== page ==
No matter the business model, the revenues of any publication have to cover a fair amount of “not publishing.” The same goes for book publishers with their slush piles and failed acquisitions. It’s never easy making just the right thing for an audience.
Efforts to reduce these costs of rejection by creating collaborative review networks are, I think, doomed to fail. They assume peer-review is somehow equivalent between journals. This just isn’t true. Articles are rejected for a lot of subjective reasons. Many journals take different stances relative to their markets. They each have editorial personalities, reputational goals, and internal cultures. They each reject for different reasons.
And these reasons are often, consciously or unconsciously, strategic.
Seen in this light, rejection isn’t about the quality of a paper qua paper, but one organization’s current opinion relative to its own definition of novelty, interest, value, worth, and quality. You could recast “the cost of rejection” as “the cost of differentiation.” And because rejection is about being different, comments on a paper rejected from one culture are probably not too useful to evaluators in another culture.
Rejection is a route to definition.
We’re an industry driven by filtering. But filtering is a tool of competitiveness, a method of brand definition, and a path toward editorial distinctiveness.
The cost of rejecting papers is about more than just filtering papers — it’s the cost of establishing an identity.
16 Thoughts on "Does Rejecting Papers Amount to More Than Just a Transaction Cost?"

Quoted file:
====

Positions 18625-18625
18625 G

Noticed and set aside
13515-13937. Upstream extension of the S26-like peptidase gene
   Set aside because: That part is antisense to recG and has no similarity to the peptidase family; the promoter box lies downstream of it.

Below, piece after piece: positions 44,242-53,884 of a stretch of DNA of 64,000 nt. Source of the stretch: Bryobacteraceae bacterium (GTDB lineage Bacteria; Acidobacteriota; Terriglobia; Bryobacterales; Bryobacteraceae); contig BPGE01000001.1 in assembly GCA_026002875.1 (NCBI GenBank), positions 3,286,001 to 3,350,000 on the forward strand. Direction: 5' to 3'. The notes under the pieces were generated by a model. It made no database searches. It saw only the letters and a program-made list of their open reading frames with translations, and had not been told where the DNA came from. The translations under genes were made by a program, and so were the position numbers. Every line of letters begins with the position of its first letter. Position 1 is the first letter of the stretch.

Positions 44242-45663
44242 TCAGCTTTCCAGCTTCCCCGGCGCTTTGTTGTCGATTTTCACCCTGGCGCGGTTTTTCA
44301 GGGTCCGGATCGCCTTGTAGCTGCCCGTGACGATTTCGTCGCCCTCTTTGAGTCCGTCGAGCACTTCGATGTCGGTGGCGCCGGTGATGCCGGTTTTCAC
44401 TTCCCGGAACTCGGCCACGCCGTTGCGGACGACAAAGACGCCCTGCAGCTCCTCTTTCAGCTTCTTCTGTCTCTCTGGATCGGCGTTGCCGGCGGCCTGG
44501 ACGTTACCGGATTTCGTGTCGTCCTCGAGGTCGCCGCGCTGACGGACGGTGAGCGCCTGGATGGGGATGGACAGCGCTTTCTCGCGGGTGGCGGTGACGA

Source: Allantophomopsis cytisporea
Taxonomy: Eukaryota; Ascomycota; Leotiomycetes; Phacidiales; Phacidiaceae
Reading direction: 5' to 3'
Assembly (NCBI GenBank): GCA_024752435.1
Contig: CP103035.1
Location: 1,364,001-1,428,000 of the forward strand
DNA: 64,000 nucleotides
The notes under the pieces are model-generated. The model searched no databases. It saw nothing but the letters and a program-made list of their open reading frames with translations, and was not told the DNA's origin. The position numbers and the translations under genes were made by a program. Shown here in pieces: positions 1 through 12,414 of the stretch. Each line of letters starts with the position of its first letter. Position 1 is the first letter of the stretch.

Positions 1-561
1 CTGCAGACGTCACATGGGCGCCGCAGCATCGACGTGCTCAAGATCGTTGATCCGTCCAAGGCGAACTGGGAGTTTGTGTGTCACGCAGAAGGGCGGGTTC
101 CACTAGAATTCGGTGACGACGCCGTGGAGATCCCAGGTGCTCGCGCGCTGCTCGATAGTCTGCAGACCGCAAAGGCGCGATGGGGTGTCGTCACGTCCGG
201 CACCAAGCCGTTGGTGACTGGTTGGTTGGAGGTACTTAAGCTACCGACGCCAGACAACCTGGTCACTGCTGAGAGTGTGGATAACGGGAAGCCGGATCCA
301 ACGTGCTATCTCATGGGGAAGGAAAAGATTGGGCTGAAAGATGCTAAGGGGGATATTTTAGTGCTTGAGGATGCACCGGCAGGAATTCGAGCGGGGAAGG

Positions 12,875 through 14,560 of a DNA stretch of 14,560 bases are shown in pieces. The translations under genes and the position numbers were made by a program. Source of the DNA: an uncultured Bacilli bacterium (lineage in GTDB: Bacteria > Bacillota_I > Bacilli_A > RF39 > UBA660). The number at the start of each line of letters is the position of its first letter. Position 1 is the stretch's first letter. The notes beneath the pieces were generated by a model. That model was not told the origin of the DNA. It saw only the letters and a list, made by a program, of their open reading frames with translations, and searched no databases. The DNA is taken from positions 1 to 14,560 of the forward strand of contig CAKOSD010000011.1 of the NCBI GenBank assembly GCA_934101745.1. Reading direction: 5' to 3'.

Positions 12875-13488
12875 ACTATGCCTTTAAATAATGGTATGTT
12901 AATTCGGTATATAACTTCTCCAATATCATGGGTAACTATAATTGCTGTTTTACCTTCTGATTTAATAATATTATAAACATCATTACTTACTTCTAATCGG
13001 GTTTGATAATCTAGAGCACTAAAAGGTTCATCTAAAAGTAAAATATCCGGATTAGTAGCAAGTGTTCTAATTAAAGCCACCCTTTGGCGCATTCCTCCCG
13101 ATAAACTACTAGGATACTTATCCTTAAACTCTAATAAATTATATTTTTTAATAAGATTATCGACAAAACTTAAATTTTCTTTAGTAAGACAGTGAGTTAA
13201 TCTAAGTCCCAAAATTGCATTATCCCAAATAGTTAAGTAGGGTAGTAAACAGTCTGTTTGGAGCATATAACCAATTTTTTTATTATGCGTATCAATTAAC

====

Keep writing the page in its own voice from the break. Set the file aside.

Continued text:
Well said Kent. A few thoughts…
I’m not sure the numbers are as clear as you’ve presented here. As you note, your figures assume an editor does nothing other than vet manuscripts, which is generally not the case. Time is spent on a variety of other activities, recruiting authors, commissioning reviews, even seeking out a cover image for that month’s issue. So the percentages are probably a bit lower, but your point still stands as to the huge level of money spent on rejection.
Determining the cost of rejection for a journal like PLoS ONE is perhaps murkier than you suggest as well. FIrst, how much of the work is done by volunteer editors, thus incurring no cost to the journal? Then, what percentage of articles actually goes through the peer review process, as opposed to an immediate screen and reject by an editor if the paper is completely inappropriate? If they have a 30% rejection rate, but they’re putting a higher percentage of papers through the full peer review process than other journals, then are their costs higher on a percent by percent basis?
Agree entirely with this perspective, especially the point that editorial filtering is strategic and not simply a matter of sorting the good from the bad. There is an irony in all this, and that is that superior papers actually cost less to the community as a whole than do papers of less obvious merit. The “bad” papers travel from journal to journal, eating up more and more editorial resources along the way. The “good” papers get accepted more quickly, often by the first journal they are submitted to. If there is a way to resolve this, I would like to know what it is.
Coincidentally, I just reviewed one of the “bad” papers you mentioned and questioned why the editor sent it out for review in the first place.
Given the mismatch with the journal’s scope, and the fact that the data used in the analysis was old, I imagine that this manuscript has been rejected several times by other journal reviewers.